We base things on good research. We show what works and then we figure out ways to make it work on a broad scale. In education, for some reason, we've resisted this.

- Bob Slavin, Co-Founder, Success for All

Yes, You May Be Able To Change A Few Schools, But… You Can't Change Tens Of Thousands

Up until Tony Alvarado took over District 2 in New York City, we really as a country thought we were going to have to do this school by school. We knew we had some wonderful schools, even schools serving very poor kids that got those kids to very high levels of achievement. But we had no examples of whole systems that produced good outcomes for poor kids.

[District 2] is, by no means, the only example today. But they were the first place that was at least reasonably well known and quite well studied where those who doubted that districts could actually be an agent for good had to say, “Hey, it looks like they can.”

- Kati Haycock, Director, The Education Trust

Tony Alvarado took a stand on what good teaching is, and could be, and said, “This is how we're going to run our schools. We're going to teach people how to be those kinds of teachers. We're also going to select people who want to be those kinds of teachers.” And he showed that when you took a stand, made it clear, brought in the people who wanted to participate, you could make many schools bloom, not just a few.

- Lauren Resnick, Director, Institute for Learning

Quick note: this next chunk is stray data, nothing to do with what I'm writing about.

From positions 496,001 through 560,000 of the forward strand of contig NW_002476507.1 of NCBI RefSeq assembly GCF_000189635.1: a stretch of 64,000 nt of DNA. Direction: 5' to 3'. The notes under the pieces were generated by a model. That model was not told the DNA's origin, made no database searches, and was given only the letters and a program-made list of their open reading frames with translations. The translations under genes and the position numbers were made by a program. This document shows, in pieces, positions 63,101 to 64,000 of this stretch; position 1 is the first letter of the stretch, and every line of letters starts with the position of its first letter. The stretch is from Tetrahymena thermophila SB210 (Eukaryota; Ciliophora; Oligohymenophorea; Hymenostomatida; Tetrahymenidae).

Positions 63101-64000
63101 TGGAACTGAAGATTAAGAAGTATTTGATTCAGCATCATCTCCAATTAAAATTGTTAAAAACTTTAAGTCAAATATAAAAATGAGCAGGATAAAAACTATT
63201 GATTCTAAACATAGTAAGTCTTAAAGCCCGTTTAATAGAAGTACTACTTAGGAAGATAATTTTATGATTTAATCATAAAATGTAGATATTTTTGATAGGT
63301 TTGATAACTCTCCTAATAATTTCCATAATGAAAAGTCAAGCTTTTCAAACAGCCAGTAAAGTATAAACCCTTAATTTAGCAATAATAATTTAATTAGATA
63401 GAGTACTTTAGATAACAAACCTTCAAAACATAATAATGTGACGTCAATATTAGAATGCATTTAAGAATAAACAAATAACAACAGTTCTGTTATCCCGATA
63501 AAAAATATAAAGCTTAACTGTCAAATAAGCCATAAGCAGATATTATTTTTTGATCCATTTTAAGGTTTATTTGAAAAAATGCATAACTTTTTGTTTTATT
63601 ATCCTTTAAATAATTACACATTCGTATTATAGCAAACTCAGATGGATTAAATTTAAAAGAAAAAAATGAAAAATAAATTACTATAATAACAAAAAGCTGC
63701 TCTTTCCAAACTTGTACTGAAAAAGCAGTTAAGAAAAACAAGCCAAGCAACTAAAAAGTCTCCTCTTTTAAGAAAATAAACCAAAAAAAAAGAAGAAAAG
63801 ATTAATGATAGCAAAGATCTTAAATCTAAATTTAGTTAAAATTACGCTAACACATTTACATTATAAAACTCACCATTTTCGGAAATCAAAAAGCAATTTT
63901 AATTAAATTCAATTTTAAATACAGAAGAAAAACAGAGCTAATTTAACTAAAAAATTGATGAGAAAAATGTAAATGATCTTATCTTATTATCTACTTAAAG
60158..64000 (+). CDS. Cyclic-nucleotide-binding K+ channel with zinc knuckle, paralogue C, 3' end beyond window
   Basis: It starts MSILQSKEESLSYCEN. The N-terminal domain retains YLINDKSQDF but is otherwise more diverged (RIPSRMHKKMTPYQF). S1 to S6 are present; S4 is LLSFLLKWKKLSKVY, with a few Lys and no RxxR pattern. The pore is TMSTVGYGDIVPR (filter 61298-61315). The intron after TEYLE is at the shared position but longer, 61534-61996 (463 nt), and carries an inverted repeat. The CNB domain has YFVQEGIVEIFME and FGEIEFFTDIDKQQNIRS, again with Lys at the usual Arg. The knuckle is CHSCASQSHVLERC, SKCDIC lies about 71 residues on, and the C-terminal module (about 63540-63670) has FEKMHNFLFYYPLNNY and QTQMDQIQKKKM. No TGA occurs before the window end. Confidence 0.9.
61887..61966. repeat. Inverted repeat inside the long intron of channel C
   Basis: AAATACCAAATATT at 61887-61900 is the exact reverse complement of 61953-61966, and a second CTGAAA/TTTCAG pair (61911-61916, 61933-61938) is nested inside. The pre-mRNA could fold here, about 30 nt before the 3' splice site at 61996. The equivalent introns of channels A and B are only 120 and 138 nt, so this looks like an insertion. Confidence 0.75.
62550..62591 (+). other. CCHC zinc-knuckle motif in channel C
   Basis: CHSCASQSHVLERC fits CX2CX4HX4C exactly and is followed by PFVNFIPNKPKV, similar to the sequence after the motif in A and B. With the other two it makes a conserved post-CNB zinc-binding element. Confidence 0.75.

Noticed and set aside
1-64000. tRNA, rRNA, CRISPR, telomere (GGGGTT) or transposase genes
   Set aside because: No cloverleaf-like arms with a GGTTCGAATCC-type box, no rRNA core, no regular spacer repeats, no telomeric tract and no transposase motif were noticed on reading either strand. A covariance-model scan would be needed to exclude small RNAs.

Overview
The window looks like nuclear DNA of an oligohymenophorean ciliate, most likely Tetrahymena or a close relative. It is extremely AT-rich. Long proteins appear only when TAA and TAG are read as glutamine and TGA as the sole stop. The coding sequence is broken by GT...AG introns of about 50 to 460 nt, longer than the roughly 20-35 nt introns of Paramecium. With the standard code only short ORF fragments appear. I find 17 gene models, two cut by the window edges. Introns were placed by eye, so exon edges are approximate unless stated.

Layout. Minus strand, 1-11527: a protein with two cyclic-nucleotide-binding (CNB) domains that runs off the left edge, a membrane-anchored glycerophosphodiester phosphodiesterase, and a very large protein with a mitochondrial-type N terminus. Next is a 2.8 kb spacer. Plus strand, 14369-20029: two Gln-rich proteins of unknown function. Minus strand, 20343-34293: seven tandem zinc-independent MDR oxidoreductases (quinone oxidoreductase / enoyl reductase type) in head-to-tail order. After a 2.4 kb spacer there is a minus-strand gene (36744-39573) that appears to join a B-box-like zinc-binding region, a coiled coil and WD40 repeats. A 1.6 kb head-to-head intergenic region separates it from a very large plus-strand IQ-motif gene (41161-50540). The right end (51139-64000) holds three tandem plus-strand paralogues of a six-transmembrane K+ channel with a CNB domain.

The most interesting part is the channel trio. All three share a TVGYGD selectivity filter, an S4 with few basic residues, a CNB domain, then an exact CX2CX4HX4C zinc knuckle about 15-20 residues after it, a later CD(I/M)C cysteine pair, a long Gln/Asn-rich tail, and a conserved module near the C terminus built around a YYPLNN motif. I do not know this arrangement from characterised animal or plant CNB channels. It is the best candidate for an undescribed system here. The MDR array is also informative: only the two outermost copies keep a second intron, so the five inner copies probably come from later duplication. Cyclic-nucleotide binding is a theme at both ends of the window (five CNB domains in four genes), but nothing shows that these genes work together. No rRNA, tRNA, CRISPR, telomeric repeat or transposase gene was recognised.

University of Pittsburgh

In my experience I have been befuddled by this phenomenon: No matter how big or small districts tend to be they can be incredibly unsuccessful. And so that's the one arena in life where size does not seem to matter. I have seen districts with 10,000 kids do miserably and I have seen districts like New York with a million kids actually do better than some smaller districts.

-Warren Simmons, Executive Director, Annenberg Institute for School Reform
Brown University

What we're trying to do is help and motivate others to start their own network of 10, 20, 30, 40, 50 schools. We can also motivate the traditional public schools to raise their bar and get better. And I think that's how we're going to address the needs of all 50 million kids.

I don't think we can look at any one model to serve as the answer for everything. I think, as Howard Fuller talks about so eloquently, school systems need to evolve into systems of schools. And I think that we need to stop having one-size-fits-all and have lots of models so that parents and children have the freedom to choose what's right for them.

- Mike Feinberg, Co-founder, KIPP (Knowledge is Power Program)

Yes, But… Everybody Disagrees About What Works

District-wide reform in major cities across the country really seems to be defined around about 8 or 9 common elements:

  • A consensus for reform. An overall agreement at the leadership level that reform is going to be pursued and it's going to be defined around the academic improvement of the kids and the school districts.
  • A very clear set of goals that are measurable and articulated over time.
  • Accountability for attaining those goals.
  • A curriculum aligned with the state goals and curriculum, sometimes prescriptive in nature, but not always.